| American History Stories, Volume II|
|by Mara L. Pratt|
|Tales of Revolutionary times, including the causes of the American Revolution, the daring exploits of those defending liberty, the early battles, the struggles of the army, and the heroes who led the colonists to victory. Ages 8-12 |
THE BOSTON BOYS
 Here is a story about the Boston Boys, which is a match for
the one you have just read about the Boston girls.
On Boston Common the boys used to skate and coast and
build forts, just as other boys do to-day. Perhaps
their skates weren't quite so elegant as those the
Boston boys have now, and very likely their sleds were
clumsy, homemade affairs, not at all like the beautiful
double-runners and the toboggans you boys are so proud
of; nevertheless those little lads then had just as
jolly times, coasting down the same hills and skating
the same ponds.
The English had, by this time, become so convinced that
the colonists were preparing for war, that they sent
over a large detachment of red-coated soldiers.
These soldiers made headquarters in Boston, and soon
became generally disagreeable to the people.
The boys had been watching eagerly the freezing of the
ice on the pond on the common.
"To-morrow," thought they, "the ice will be strong
enough to bear; and then, hurrah for the skating!"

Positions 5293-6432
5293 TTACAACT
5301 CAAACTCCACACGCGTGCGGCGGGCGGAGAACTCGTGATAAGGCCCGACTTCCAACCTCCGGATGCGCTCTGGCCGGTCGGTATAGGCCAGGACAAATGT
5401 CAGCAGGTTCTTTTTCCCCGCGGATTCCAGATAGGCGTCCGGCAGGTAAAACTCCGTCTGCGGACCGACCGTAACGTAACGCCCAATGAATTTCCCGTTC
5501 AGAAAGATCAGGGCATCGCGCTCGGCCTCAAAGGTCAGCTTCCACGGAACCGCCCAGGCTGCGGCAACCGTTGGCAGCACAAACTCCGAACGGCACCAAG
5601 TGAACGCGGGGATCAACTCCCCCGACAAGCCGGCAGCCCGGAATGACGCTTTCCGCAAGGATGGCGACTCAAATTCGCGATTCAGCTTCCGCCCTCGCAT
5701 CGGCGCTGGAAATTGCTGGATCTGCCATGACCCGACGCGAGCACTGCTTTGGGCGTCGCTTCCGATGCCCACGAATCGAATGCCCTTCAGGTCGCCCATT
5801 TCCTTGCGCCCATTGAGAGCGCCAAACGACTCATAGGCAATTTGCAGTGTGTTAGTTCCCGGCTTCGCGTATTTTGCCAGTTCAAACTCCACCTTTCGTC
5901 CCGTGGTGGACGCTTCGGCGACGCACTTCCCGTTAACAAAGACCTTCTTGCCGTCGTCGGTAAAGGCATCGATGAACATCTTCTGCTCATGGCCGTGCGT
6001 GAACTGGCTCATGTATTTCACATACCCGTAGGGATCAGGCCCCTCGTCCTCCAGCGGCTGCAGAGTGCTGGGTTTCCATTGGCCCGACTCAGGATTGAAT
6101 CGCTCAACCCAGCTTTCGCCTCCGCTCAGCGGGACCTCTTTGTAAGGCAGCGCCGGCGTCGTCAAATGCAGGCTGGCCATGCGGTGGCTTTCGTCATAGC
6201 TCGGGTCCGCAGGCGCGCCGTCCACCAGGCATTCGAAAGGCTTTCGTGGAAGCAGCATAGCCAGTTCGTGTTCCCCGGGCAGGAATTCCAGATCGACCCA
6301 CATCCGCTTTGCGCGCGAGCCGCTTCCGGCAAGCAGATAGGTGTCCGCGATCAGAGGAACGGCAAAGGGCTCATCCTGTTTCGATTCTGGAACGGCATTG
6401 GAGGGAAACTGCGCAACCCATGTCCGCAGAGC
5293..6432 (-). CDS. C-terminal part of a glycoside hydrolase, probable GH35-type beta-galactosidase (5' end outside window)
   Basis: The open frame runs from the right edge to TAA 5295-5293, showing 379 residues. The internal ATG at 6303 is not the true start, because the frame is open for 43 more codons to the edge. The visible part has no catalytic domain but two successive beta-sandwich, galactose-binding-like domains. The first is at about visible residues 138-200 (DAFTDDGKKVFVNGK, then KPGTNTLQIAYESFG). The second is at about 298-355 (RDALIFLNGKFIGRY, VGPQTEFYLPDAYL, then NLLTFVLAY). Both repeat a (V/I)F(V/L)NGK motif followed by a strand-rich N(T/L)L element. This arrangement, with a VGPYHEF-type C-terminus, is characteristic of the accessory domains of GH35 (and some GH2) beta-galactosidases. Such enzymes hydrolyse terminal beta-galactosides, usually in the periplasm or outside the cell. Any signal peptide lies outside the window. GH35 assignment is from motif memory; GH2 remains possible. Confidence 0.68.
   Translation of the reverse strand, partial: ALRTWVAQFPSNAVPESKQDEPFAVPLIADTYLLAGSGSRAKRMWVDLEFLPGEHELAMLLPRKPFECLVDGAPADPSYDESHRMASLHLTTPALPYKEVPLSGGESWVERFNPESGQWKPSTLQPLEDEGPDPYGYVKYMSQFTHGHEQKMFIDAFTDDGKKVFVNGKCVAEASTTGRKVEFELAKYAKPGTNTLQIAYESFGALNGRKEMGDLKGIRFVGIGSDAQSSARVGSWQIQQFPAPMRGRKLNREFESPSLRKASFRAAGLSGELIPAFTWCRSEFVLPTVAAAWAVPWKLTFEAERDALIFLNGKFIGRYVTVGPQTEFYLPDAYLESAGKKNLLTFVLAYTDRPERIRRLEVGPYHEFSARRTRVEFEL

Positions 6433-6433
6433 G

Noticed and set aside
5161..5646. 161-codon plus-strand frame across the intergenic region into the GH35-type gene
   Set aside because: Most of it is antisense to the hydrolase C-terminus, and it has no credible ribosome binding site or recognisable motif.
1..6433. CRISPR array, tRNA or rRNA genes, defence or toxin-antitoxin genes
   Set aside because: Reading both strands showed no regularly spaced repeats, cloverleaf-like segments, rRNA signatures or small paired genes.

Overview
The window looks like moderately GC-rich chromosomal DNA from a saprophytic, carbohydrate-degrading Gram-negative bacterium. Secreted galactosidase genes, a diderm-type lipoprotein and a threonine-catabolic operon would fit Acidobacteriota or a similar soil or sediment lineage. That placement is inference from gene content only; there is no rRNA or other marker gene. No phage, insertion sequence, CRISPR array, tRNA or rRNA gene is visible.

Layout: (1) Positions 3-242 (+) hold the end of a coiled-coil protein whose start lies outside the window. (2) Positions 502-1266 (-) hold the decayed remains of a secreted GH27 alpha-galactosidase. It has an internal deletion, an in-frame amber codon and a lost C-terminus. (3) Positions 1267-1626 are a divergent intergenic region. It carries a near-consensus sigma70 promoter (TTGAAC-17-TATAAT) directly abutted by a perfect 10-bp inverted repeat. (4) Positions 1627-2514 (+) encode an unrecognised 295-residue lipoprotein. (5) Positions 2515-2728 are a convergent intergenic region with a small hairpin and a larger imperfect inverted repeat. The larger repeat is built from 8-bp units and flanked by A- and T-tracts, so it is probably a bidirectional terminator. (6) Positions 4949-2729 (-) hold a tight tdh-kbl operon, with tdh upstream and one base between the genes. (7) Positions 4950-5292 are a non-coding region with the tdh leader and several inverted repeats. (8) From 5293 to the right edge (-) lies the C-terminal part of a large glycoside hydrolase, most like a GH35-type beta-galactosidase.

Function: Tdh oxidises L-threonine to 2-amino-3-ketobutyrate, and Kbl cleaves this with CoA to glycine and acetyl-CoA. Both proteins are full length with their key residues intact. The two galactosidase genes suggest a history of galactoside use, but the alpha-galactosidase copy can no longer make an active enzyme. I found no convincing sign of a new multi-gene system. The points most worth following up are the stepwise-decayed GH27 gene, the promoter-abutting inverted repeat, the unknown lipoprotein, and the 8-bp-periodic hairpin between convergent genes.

Eagerly the boys hastened to the pond in the morning,
their skates over their shoulders, their faces bright
with the thought of the pleasure before them; but what
do you suppose the cowardly soldiers had done during
the night? Having nothing else to do, they had broken the
ice all over
 the pond—and just to bother these little boys.
Don't you think those great, strong soldiers must have
had very mean hearts to go to work to plague little
boys in that manner?
I am inclined to think these boys were pretty angry
when they learned who had done this cowardly act, and
very likely they scolded furiously about it.
Again and again the soldiers did the same thing. At
last, one day when the boys were building a fort, some
of these soldiers came idling along and knocked down
the fort with their guns.
The boys, now angry through and through, determined no
longer to bear this mean treatment.
"Let us go to General Gage," said one of the boys, "and
tell him how the soldiers are treating us; and if he is
any kind of man, he will put a stop to it."
And go they did at once. With eyes ablaze with anger,
they marched into the presence of the great English
After they had laid their wrongs before him, he said,
"Have your fathers been teaching you, too, to rebel,
and did they send you here to show their feelings?"
"Nobody sent us, sir," answered the leader; "but your
soldiers have insulted us, thrown down our forts,
broken the ice on our pond, spoiled our coasts, and we
will not stand it."
General Gage could not help laughing at the earnestness
of these plucky little fellows. He promised that the
 soldiers should not bother them any more; then turning
to an officer near by, he said, "Even the children here
draw in the love of liberty with the very air they
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